Risk Assessments – Are you compliant?

As the COVID-19 pandemic rolls on, it is easy to give in to COVID fatigue and stop thinking about COVID-19 risk in the workplace. However, it is essential that employers continue to manage the potential risk of COVID-19 transmission in the workplace, and that they keep their risk assessment and associated controls up to date.

Below we’ve put a brief guide to risk assessments together, but for those starting from scratch, we’ve developed a brand new online course! You can read more about that here!

Steps to risk assessment

The fabled “5 steps to risk assessment” is tried and trusted and very much pushed by the Health and Safety Executive (HSE). Guidance on this is available on the HSE website (https://www.hse.gov.uk/simple-health-safety/risk/index.htm). The key steps are highlighted below:

  1. Identify the hazards
  2. Who is at risk and how?
  3. Evaluate the risk and decide if existing controls are adequate or more are required
  4. Record the findings
  5. Review the assessment

There are of course, other methods that you can use, but with respect to the fundamentals of risk assessment, this is what your assessment should cover. If completed properly this should satisfy the requirement for completing a suitable and sufficient risk assessment.

Let’s have brief look at each of these stages with respect to specifically assessing the risk of employees returning to work in the office at this present time:

Identify the hazards

Think about your current workplace. Does it provide a safe environment for all at this time with respect to transmission of COVID-19? We are now a good 18 months into the COVID-19 pandemic and at the present time, almost all legal restrictions are being lifted. The key is to ensure the transmission of COVID-19 within the workplace is minimised by all who are likely to occupy it and move within it.

Who is at risk and how?

Your employees, contractors, visitors, members of the public, just to name a few should come into your thinking. Think about who may be risk as result of the shift back to the office. Consider those particularly at risk. Are there those who may be classed as vulnerable? Do you have arrangements / systems in place to minimise the risk to this group?

Evaluate the risk and decide if existing controls are adequate or more are required

In this step there is a requirement to concentrate on what controls are in place at the moment to minimise the transmission of COVID-19 within the workplace. These should be considered in making a judgement on the level of risk. Are more controls required for the workplace?

Such controls may include home-working, staggered start times, hybrid (office and home) working, social distancing, provision of masks / face-coverings, requirement for the use of masks / face-coverings, provision of hand sanitiser, signage, cleaning regimes, physical screens, restrictions on meeting room occupancy, one-way systems and minimising pinch points. Also think about the provision of information to employees, visitors and contractors and if suitable emergency arrangements are in place for the workplace with respect to fire evacuation and first aid provision.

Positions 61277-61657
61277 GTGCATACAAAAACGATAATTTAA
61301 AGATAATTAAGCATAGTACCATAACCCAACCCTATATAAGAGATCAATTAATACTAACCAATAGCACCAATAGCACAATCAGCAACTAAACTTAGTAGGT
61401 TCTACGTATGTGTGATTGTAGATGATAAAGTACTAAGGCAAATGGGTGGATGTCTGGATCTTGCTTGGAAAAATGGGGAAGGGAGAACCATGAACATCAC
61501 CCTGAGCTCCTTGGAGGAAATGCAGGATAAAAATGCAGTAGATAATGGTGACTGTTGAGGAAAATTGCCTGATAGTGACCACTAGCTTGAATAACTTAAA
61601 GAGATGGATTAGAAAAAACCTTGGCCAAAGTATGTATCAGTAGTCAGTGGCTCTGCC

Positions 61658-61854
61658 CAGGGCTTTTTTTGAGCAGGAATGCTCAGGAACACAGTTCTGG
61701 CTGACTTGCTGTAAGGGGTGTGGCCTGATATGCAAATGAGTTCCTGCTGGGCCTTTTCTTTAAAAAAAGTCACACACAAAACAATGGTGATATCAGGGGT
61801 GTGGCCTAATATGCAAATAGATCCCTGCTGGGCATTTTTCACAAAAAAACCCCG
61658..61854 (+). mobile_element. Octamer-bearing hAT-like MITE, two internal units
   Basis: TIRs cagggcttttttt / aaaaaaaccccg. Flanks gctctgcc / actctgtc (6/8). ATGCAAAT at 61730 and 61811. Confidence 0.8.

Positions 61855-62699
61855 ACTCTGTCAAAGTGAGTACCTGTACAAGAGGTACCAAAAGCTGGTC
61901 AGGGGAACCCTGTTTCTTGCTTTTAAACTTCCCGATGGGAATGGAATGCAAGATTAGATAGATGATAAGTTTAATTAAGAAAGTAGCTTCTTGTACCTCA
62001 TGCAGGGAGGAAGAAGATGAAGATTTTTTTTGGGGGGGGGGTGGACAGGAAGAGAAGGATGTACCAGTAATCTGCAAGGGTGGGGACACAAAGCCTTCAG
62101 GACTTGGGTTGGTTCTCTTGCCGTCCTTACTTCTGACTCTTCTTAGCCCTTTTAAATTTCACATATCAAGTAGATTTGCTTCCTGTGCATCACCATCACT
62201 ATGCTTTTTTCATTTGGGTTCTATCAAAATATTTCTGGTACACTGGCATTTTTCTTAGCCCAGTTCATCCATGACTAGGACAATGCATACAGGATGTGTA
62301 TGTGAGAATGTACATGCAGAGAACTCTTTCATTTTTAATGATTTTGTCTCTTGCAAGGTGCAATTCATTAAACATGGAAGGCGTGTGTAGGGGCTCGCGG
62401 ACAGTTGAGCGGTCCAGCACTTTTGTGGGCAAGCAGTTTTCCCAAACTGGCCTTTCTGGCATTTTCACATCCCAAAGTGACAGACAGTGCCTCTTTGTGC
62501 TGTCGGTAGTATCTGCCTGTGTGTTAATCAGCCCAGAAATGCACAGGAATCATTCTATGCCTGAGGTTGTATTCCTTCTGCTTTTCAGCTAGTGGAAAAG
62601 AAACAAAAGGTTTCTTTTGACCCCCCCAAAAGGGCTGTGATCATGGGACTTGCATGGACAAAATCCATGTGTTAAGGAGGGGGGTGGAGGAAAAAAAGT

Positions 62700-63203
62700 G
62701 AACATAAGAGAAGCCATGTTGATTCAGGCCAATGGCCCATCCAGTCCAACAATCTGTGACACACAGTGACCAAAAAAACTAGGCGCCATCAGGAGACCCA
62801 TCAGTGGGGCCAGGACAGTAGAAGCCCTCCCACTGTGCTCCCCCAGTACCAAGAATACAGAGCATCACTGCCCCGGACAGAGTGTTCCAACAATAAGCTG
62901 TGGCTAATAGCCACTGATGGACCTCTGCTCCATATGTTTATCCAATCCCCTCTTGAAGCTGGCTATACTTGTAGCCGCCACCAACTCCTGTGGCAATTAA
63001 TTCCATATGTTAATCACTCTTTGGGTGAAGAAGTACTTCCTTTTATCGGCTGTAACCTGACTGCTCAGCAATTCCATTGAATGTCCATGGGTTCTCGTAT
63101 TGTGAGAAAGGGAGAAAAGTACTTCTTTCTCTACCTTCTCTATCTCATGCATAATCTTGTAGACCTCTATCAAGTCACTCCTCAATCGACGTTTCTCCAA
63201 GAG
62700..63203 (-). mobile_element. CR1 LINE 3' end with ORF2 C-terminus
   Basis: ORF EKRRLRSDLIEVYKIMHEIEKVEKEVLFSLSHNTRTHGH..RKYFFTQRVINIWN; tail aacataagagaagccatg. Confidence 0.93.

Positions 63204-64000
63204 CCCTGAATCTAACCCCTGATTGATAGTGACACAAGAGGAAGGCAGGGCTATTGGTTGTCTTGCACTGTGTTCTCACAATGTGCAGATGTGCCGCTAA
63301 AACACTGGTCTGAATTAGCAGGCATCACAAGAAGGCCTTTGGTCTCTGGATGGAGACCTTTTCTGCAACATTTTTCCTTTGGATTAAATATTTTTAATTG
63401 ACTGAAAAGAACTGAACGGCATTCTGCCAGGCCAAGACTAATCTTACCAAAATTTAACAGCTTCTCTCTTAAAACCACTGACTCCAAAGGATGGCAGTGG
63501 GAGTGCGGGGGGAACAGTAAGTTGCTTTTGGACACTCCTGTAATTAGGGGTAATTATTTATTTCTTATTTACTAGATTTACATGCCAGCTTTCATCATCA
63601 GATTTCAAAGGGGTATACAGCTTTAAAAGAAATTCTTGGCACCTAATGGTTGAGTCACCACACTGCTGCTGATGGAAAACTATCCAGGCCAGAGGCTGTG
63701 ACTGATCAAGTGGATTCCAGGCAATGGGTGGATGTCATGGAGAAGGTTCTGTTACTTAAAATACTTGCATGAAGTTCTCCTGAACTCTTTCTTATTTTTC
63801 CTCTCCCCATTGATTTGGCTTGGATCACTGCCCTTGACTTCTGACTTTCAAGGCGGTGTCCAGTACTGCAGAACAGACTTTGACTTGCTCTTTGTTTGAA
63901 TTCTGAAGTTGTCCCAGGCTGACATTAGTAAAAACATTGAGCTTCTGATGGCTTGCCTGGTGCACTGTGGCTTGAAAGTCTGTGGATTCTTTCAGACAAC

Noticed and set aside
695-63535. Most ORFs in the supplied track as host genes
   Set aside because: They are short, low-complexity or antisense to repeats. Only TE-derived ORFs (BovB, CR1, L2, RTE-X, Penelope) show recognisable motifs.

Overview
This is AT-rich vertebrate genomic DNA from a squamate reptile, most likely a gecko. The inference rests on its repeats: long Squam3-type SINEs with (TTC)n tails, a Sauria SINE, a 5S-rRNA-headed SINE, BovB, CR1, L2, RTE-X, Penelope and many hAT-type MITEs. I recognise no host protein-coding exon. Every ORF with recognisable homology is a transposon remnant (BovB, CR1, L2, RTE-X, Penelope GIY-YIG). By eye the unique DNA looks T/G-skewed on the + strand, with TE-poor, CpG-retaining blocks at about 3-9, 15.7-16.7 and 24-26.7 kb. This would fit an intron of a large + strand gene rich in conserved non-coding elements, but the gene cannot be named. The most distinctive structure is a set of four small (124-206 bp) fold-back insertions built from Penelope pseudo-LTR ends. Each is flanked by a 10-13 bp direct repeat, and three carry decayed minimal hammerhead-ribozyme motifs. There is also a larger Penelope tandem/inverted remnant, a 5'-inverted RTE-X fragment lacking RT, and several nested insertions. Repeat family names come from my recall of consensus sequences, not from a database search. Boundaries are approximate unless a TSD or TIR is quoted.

Depending on which jurisdiction you are in (i.e. England, Wales, Scotland, Northern Ireland) consult the relevant government guidance on managing COVID-19 in the workplace.

Record your findings

Ensure that your key findings are documented and communicated to those people at risk. Make sure your assessment is accessible if people want to read it. Make the assessment easy to understand and user friendly. This will promote compliance amongst those who are required to implement it.

Review the assessment

As we have seen over the last 18 months, the situation with the pandemic can be become fluid very quickly, so it is important to keep abreast of current developments and changes in government guidance and the impact of these on your risk assessment. Thus, the findings of your risk assessment should be reviewed frequently. This will allow your assessment to remain suitable and sufficient and ultimately effective in managing the risk of transmission.

In summary, here is a reminder of some of the key points:

  • Remember the key is managing the risk of transmission of COVID-19 in the workplace.
  • Consult the government guidance on managing the risk of transmission. There is plenty of it and it will serve as a good reference point.
  • Be clear with your methodology and ensure the key principles of risk assessment are addressed.
  • Provide effective levels and streams of communication with the people who are at risk to ensure they know how they will be kept safe.
  • Continue to review your risk assessment to ensure it remains suitable and sufficient.


If you need more help. Why not click the image below and book on to our excellent risk assessment course? Specially designed by our experienced in-house consultants, this course has been built to be delivered remotely so it can be easily fitted into your busy schedule. The course has been split into 2 modules that will be delivered at different times to avoid online training fatigue.